Development of an Educational Software Tool to Support Mechanics Modeling during the Design Process
Editor: Kovacevic, Ahmed, Ion, William, McMahon, Chris, Buck, Lyndon and Hogarth, Peter
Author: Heidweiller, Anton Jozef; van der Voort, Eric; Wisse, Gerald
Section: Design Teaching Environment 3
The paper evaluates an online modelling tool (developments costs were about 210,000 euro), that has been developed three years ago [1,2]. Aim of the tool is to show students how to apply a structured modelling approach, focused on strength and stiffness analysis, as part of the design process. It is crucial that academic design students learn to relate their theoretical knowledge with design practice, but many of them try to avoid that and get stuck in ‘formula picking strategies’ and carrying out routine calculations without relating their findings to the real world. The tool aims to replace the tutor by asking the relevant questions. The student must do the work. The tool is not an expert system and does not know “the only correct answer”, but it provides the student with a context-sensitive help. The tool starts with the actual design situation. It helps the student to define relevant real life situations for strength and stiffness analysis. After that it guides the student through the selection of a particular situation, the translation to a mechanics model and subsequently a mathematical model, the simulation, and finally the evaluation including calibration. Of course a tutor can do that too, but he needs very much time to coach hundreds of students through all these steps, because each student may follow his own design track. In addition, a software tool can provide extra information and is any time available. During the last three years, the tool has been used in the course Technological Product Optimization by about 400 students a year. Although the tool is still being improved, the following conclusions can be drawn so far. Students showed there ability to apply mechanics modelling in a structured way during a design process at least four times during the course. This was a strong improvement compared to the collection of sums that students, in general, handed in earlier. However, students appeared to be quite unsure regarding the handling of modelling simplifications in the design course that followed on the course Technological Product Optimization. But at least they had become aware of the necessity of making simplifications and evaluating the effect on the outcome. - The tool generated a structured report and provided the teacher with easy-access on student’s progress. The great amount of time that tutors otherwise needed to figure out student’s intention was considerably reduced. - The tool aims to offer a user-friendly interface that activates, supports and motivates students in applying their engineering theoretical knowledge. However, quite some students didn’t have a positive opinion about the user-friendliness of the tool. This was mainly due to misinterpretation of questions, or more precisely, careless reading of students. However, the aim is to get design engineering students enthusiastic about the modelling process and we will try to improve the communication between tool and student.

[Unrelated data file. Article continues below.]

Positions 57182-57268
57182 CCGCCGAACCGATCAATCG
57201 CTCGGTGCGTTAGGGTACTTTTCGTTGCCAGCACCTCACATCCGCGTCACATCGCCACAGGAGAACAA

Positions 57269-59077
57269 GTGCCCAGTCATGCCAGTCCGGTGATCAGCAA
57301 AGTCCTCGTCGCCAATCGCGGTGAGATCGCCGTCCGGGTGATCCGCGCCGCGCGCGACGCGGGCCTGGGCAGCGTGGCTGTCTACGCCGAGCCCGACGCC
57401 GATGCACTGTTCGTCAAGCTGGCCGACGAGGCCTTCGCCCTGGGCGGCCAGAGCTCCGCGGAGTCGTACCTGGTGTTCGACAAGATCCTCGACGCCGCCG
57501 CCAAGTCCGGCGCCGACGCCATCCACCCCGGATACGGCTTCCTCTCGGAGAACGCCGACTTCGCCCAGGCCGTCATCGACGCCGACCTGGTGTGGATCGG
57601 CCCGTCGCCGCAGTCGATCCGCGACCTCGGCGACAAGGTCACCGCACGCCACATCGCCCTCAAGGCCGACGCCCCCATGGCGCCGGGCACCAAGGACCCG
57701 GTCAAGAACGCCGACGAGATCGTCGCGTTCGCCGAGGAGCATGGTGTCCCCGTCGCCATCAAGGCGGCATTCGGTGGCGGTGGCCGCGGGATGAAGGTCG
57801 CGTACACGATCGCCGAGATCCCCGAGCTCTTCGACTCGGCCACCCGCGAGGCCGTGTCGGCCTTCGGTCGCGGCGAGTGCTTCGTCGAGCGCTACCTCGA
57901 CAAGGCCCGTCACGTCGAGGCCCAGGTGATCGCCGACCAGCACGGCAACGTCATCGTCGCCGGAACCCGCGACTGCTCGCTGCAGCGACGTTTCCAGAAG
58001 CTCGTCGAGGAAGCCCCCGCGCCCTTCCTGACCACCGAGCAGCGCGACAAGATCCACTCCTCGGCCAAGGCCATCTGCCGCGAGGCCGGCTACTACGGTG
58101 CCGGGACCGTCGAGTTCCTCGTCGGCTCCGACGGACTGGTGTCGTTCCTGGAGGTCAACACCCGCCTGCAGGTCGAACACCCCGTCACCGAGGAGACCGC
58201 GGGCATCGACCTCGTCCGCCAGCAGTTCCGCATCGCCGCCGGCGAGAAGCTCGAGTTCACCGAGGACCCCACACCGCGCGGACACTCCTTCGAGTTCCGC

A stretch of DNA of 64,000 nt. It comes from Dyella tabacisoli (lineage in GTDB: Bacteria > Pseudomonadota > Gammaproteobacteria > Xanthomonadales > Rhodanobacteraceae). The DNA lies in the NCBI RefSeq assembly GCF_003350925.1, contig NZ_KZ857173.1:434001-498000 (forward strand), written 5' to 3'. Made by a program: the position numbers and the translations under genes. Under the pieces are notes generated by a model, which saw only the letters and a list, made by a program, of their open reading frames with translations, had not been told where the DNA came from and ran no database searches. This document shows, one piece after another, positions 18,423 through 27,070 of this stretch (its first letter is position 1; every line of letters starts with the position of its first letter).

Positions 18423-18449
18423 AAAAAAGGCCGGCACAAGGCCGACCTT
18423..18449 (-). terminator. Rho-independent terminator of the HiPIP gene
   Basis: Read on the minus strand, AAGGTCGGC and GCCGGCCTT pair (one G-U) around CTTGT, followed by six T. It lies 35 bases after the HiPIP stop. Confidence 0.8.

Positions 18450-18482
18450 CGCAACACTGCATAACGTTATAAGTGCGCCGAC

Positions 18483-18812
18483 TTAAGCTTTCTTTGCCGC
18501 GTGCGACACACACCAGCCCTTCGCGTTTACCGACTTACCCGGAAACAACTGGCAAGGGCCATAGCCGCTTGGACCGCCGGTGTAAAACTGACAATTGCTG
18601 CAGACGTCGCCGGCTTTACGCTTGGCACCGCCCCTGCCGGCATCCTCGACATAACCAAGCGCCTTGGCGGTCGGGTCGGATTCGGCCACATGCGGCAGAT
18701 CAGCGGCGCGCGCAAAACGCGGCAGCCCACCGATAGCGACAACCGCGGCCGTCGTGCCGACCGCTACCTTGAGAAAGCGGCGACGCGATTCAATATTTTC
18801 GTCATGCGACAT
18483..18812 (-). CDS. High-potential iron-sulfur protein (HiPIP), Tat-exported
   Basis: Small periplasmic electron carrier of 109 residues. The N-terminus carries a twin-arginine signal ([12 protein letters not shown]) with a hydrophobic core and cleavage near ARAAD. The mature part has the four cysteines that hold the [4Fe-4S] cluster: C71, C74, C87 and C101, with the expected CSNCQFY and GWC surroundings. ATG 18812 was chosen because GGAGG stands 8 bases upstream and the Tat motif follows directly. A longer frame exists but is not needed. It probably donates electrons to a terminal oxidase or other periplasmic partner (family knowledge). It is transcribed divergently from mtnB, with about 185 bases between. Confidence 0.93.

Van der Voort, E., Heidweiller, A., Coninx, K. and De Deugd, H., EPDE9, 2007.
 Van der Voort, E., Heidweiller, A., Coninx, K., EPDE10, Barcelona, 2008.